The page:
Tasting hygge, one recipe at a time

Cookbook showcases the essence of this attractive Scandinavian way of life

Daytona Strong
Taste of Norway Editor

Tasting Hygge

Leela Cyd, an accomplished food photographer, has created a collection of mouthwatering recipes and stunning images for Tasting Hygge. These—reprinted with permission from publisher Countryman Press—are just a taste of what readers will find in the book.

In recent years, it’s been interesting to watch an explosion of books about hygge on the market. From cookbooks to lifestyle books, there’s no shortage of guides to incorporating this Scandinavian ideal into one’s life. One of those is Tasting Hygge: Joyful Recipes for Cozy Days and Nights (Countryman Press, November 2017) by Leela Cyd.

Cyd—a photographer and author whose other books include Food with Friends: The Art of Simple Gatherings and Styling for Instagram: What to Style and How to Style It—has put together a collection of 50 recipes that are designed to inspire people to embrace a bit of hygge in their own lives.

Hygge is often oversimplified to mean cozy, but the definition extends beyond that to a way of life. It involves a cozy, warm lifestyle and also includes an emphasis on wellbeing. Much of hygge involves connection with other people, and to linger at the table and savor a meal in the company of friends or family—perhaps with some candles or flowers and music—along with pleasant conversation is an example of what it can look like.

In Tasting Hygge, readers get a look at how food can help add a bit of hygge into their lives. The recipes, while for the most part not Scandinavian, are appetizing and range from refreshing foods to eat in spring and summer to cozy meals that would warm anyone up in fall and winter.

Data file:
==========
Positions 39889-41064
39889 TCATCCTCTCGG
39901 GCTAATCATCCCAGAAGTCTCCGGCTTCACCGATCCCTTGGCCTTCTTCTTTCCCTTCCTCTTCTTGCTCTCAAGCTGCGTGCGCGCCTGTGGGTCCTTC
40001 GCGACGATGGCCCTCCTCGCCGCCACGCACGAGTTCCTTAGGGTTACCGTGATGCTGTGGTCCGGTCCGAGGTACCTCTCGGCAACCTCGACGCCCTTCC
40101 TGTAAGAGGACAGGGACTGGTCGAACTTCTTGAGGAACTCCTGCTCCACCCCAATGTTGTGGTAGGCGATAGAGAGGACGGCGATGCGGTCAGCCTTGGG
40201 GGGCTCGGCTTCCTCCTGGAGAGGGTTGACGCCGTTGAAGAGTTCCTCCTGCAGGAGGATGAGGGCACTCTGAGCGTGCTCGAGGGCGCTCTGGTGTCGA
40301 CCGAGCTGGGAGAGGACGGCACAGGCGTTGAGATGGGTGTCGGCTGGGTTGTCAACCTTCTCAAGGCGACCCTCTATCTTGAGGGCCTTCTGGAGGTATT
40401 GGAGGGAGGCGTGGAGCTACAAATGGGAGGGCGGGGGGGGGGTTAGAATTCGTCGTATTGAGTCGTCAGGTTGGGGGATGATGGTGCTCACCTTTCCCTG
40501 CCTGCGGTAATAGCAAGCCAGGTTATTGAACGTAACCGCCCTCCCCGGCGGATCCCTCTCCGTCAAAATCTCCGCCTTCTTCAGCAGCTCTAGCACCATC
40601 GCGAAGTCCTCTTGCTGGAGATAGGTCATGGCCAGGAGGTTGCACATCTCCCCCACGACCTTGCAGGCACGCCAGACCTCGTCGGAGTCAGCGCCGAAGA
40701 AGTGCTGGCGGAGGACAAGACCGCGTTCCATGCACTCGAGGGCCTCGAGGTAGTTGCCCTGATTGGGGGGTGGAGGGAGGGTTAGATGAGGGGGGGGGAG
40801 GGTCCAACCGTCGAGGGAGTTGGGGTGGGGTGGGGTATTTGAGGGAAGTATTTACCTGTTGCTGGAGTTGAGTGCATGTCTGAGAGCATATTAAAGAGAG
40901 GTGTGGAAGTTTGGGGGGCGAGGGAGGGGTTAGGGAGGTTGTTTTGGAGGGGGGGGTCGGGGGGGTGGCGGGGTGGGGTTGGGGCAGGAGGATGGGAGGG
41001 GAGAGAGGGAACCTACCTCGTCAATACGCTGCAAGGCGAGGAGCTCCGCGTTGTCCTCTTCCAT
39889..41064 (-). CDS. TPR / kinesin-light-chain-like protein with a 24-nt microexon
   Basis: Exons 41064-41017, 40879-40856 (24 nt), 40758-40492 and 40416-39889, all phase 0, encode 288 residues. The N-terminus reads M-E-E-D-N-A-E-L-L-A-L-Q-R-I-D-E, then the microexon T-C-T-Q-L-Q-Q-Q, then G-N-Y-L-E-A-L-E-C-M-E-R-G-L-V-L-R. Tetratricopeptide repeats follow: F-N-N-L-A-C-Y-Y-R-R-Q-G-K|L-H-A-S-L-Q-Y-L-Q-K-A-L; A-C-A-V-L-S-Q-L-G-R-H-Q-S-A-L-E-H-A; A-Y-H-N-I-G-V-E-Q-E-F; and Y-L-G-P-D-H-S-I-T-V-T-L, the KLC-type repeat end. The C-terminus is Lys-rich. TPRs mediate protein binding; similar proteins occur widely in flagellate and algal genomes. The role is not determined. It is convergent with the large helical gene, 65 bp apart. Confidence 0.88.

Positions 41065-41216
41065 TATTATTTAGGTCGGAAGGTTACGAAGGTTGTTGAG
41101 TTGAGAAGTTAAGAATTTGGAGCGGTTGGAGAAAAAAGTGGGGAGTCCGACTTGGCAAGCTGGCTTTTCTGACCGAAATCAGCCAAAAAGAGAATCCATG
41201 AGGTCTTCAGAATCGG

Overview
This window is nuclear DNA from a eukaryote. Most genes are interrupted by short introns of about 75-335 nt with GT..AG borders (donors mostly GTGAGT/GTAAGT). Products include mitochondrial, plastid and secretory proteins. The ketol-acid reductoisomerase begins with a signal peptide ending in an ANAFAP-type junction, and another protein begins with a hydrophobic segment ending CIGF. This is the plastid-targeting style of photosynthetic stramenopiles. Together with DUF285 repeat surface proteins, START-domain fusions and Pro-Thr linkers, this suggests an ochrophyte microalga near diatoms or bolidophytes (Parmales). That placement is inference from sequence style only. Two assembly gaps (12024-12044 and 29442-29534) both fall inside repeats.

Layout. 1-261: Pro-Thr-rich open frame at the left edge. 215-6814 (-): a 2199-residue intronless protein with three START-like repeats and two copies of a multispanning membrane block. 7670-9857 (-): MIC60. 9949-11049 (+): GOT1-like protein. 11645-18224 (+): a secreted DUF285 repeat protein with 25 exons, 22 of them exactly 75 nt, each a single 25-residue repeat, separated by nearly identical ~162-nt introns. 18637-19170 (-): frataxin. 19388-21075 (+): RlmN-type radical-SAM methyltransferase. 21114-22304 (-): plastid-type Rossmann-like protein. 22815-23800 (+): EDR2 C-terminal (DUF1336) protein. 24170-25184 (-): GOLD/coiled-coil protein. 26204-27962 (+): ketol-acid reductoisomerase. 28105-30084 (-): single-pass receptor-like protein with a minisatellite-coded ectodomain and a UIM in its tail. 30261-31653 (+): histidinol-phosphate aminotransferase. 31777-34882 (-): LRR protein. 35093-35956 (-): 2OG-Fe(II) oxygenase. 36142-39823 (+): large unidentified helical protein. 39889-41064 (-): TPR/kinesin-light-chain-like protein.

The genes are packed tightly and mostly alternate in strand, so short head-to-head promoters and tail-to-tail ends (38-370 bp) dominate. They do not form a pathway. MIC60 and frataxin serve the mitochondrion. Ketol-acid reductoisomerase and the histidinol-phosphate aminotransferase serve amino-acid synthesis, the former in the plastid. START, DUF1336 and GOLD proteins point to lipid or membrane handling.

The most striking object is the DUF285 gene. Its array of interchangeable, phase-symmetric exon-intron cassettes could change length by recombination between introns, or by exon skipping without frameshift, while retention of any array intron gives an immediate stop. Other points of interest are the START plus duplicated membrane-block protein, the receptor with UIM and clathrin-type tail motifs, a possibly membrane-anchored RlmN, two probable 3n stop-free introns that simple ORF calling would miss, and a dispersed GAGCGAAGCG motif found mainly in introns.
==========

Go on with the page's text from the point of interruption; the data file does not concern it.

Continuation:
Cyd has organized her book in a unique way with categories based on sensory experiences rather than courses. Readers will find recipes organized in sections titled Warm, Spiced, Smooth, Calm, and Bright, plus a chapter called “Hygge to Go.”

Some of the savory recipe highlights include kale gratin with hazelnuts, pea dumplings with mint sour cream, and braised lentils with apricots and olives on yogurt toast. On the sweet side, there are little brioche buns with chocolate streusel topping, gingerbread waffles with pears, and poached pears in red wine with yogurt, rose, and crushed walnuts.

Classic Scandinavian recipes, while limited, include a Swedish tea ring with berries and crushed cardamom, and Swedish Semlor with almonds and cream.

Cyd is a celebrated photographer, and the images in the book convey a warm, cozy environment and are filled with inspiration for how readers can add a touch of hygge into their own homes, whether it’s a casual treat of milk and cookies or a summery feast for a group of friends.

For anyone looking to add a dose of hyg­ge to their homes, Tasting Hygge is sure to offer plenty of ideas and inspiration.

Enriched Polenta 
Porridge w/Raspberries & Crème Fraîche

There is immense pleasure in simplicity. The stirring of a pot is a daily activity for me. It’s a moment to just feel a grain porridge transform from liquid to viscous. In this recipe, the wooden spoon feels good in hand and becomes heavier by the minute as the bubbling corn grits expand and practically exhale with creaminess.